It’s summertime in Minnesota, which means one thing and one thing only: tornado season. So perhaps you’ll excuse me if this post is rather brief; I’ve got my eyes peeled on the television, which is proclaiming a tornado watch. Seriously, people: if it’s not one thing, it’s another (warning: this contains spoilers to a really excellent film.) But back to the softer side of seasonality…
- It’s the middle of summer where you are, and
- it’s blistering hot and humid, and
- the mere thought of turning on the oven (not to mention wrangling with pie dough) makes you want to cry, and
- you would cry, you really would, were it not for the fact that saving your bodily fluids Dune-style because the heat index is just! that! intense!
While all these things may be true, this recipe will make you say pooh pooh. Imagine layers of pure tomato and corn goodness, bound together by cheese and a tangy lemon mayonnaise, its savoriness accented by basil and chives, all wrapped up in a buttery, flaky, biscuit crust:
Does it need more saying? Very well, then. If you take a chance on this pie, you will:
- Discover an undeniably sexy butter-brushed biscuit pie crust that will take your breath away!
- Learn the most amazing flash-peel technique for tomatoes, a technique whose genius and simplicity will shock and awe you!
- Develop a new-found taste (no, scratch that, esteem…no, scratch that, obsession) for savory pies!
- Capture summer in a piepan!
This pie is a rock star. I promise you nothing but good things from it. Now if you’ll excuse me, I’m off to watch the weather report.
Update, 6 pm: Storms have moved south of us, thankfully, at least according to Channel 5. Calling in from Watertown, MN, a certain Molly Hoof reports golfball-sized hail and strong winds, noting: “I grabbed some cheese and crackers because I didn’t know what was gonna happen.” Spoken with all the wisdom of a true Minnesotan, doncha know. I tell my mother, who responds thoughtfully, “Sounds good to me. She’s a smart woman…”
Update #2, 8 pm: Um, never mind. Grabbing the cheese and crackers, heading to the furnace room with dogs and company in tow.
Final update: We’re all okay! (Locked?) door somehow blew open, sailboat and neighbor’s dock flipped over, huge branches all over the yard, but otherwise things are looking clear and calm, with a consolation prize of the most amazing sky you’ve ever seen.
Tomato and Corn Pie
As found on Smitten Kitchen, who adapted it from Gourmet, who adapted it from Laurie Colwin and James Beard. This pie gets around! (Further support for its rock star status.)
2 cups All-Purpose Flour
1 Tbsp Baking Powder
1 ¾ tsp Salt, divided
¾ Stick (6 Tablespoons Or 3 Ounces) Cold Unsalted Butter, cut into ½-inch cubes, plus 2 teaspoons melted
¾ cup Whole Milk
⅓ cup Mayonnaise
2 Tbsp Fresh Lemon Juice
1 ¾ pounds Beefsteak Tomatoes (I used regular tomatoes; they worked well.)
1 ½ cups Corn (From About 3 Ears), coarsely chopped by hand, divided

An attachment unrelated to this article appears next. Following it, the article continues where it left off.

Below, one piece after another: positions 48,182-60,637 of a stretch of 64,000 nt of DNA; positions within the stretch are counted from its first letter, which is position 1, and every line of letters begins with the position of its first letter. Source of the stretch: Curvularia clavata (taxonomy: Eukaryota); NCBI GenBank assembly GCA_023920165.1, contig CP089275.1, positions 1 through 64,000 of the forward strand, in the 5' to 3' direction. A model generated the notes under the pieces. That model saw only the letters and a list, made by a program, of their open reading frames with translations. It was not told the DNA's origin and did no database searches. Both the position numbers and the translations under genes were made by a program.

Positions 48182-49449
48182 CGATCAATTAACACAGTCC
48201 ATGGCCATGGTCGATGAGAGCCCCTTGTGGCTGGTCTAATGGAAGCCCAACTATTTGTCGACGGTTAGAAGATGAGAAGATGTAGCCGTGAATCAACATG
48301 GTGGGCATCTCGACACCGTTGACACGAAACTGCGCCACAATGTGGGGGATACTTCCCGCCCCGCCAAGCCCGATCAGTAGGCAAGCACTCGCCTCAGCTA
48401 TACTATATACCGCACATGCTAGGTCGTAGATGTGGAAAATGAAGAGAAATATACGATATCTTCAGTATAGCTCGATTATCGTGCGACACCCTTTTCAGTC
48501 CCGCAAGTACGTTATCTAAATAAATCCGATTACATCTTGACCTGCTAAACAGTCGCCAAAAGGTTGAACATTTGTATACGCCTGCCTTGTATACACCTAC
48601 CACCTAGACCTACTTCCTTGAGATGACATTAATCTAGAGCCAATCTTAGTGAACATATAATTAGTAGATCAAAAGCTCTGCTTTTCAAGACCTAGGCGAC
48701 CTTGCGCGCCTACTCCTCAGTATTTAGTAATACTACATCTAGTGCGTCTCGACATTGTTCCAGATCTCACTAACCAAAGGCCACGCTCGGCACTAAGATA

2 Tbsp Finely Chopped Basil, divided (optional, but worth it!)
1 Tbsp Finely Chopped Chives, divided (again, optional, but worth it)
Salt and pepper
7 ounces Coarsely Grated Sharp Cheddar (1 ¾ Cups), divided
Dough: Whisk together flour, baking powder, and ¾ tsp salt in a bowl, then blend in cold butter (¾ stick) with your fingertips or a pastry blender until it resembles coarse meal. Add milk, stirring until mixture just forms a dough, then gather into a ball. (N.B.: I probably only used 1/2 a cup of milk, if that, of the 3/4 called for by the recipe. Nothing worse than a sticky, too damp pie dough–it makes it miserable to work with and severely diminishes the flakiness of the resulting pie.)
Divide dough in half and roll out one piece on a well-floured counter (my choice) or between two sheets of plastic wrap (the recipe’s suggestion, but I imagined it would annoyingly stick to the plastic) into a 12-inch round (⅛ inch thick). Either fold the round gently in quarters, lift it into a 9-inch pie plate and gently unfold and center it or, if you’re using the plastic warp method, remove top sheet of plastic wrap, then lift dough using bottom sheet of plastic wrap and invert into pie plate. Pat the dough in with your fingers trim any overhang.
Preheat oven to 400°F with rack in middle. If your kitchen is excessively warm, as ours is, go ahead and put the second half of the dough in the fridge until you’re ready to use it.
Filling: Whisk together mayonnaise and lemon juice.
(And here’s the cool flash-peel technique:) Cut an X in bottom of each tomato and blanch in a large pot of boiling water 10 seconds. Immediately transfer with a slotted spoon to an ice bath to cool. Peel tomatoes, then slice crosswise ¼ inch thick and, if desired (see Notes above recipe), gently remove seeds and extra juices. (Yes, do this. It helps the pie be more like pie and less like stew.) Arrange half of tomatoes in crust, overlapping, and sprinkle with half of corn, one tablespoon basil, ½ tablespoon chives, salt and pepper (if you want to be exact, the recipe calls for 1/2 tsp salt and 1/8 tsp pepper for each layer; I just seasoned with a pinch of each) and one cup of grated cheese. Repeat layering with remaining tomatoes, corn, basil, chives, salt, and pepper. Pour lemon mayonnaise over filling and sprinkle with remaining cheese.
Roll out remaining piece of dough into a 12-inch round in same manner, then fit over filling, folding overhang under edge of bottom crust and pinching edge to seal. Cut 4 steam vents in top crust and brush crust with melted butter (2 teaspoons). Bake pie until crust is golden and filling is bubbling, 30 to 35 minutes, then cool on a rack. Serve warm or at room temperature.
Do ahead: Pie can be baked 1 day ahead and chilled. Reheat in a 350°F oven until warm, about 30 minutes.